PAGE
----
Everyone knows San Francisco is in the midst of a housing crisis. There just aren’t enough rooms for everyone who wants to live here, and that means rents are too high, families get pushed out of the city and commutes get longer. But there are thousands of potential rooms all across the city that can’t be rented because of existing zoning laws: Granny Units.
These studios or one-bedroom spaces, which you might also know as In-Law units, can be found in just about every garage in the city. In looking finding possible solutions to our housing crisis through data, I have identified possibly over 30,000 homes with a potential Granny Unit attached. Can you imagine what would happen if 30,000 new units, controlled by homeowners and not career landlords, came on the market? There’d be almost no wait time for these new rooms--many of these structures already exist or a close to being updated, meaning no new construction or change to the look and feel of our neighborhoods.
While San Francisco has got with the times and updated some of the laws allowing Granny units, there is no robust effort to motivate owners to build them or legalize them. This, combined with the fact that owners don’t want to pay more in property taxes has left this potential solution going nowhere.
As assessor, I would communicate with owners about how this would impact their assessment if they chose to create a granny unit. Also, I would work with city hall to try and find ways of mitigating the additional tax. Maybe we can do what San Jose did and find funding to help with the additional tax if they rent to low income families.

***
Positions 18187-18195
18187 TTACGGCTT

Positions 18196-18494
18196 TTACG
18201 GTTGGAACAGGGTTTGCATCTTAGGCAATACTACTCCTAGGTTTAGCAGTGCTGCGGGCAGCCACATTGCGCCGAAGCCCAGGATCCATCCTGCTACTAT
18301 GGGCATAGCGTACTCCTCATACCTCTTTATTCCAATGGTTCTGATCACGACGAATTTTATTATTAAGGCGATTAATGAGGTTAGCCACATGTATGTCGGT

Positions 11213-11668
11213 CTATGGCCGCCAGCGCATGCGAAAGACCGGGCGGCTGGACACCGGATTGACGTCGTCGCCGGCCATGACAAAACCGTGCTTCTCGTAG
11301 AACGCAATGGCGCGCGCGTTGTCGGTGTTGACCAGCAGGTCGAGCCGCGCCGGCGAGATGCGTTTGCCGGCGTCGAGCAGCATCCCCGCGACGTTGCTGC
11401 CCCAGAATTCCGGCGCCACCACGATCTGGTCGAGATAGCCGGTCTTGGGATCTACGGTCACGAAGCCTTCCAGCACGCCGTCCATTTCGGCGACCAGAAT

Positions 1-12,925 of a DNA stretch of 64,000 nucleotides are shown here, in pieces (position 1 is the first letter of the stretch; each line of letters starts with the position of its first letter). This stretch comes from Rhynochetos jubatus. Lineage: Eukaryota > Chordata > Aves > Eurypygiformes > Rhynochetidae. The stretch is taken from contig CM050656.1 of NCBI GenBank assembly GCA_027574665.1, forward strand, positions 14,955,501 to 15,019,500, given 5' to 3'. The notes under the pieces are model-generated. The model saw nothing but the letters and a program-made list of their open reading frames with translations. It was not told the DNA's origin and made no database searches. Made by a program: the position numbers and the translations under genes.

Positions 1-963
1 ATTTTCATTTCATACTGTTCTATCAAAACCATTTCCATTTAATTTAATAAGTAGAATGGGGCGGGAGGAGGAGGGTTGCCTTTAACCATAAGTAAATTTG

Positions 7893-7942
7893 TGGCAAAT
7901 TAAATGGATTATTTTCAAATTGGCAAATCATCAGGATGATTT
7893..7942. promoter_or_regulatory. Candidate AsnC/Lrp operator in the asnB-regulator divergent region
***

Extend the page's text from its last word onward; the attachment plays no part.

Other cities recognize the housing crisis and are paying people to install them or offering low interest loans. This is the leadership San Francisco desparately needs.
Take a look at the map AccessSF.org put together to illustrate just how much untapped potential there is in San Francisco’s housing market. Portland and Los Angeles are already on board with this idea, and with the challenges San Francisco is facing only expected to get worse, we desperately need to some creative solutions.
To find out more about this, and Paul Bellar’s other ideas for reforming San Francisco housing, visit Paul Bellar for Assessor - Recorder at AccessSF.org. #VoteTallPaul
Access San Francisco
Access San Francisco is engaging San Francisco and Bay Area residents to try and make San Francisco accessible to everyone who wants to live here.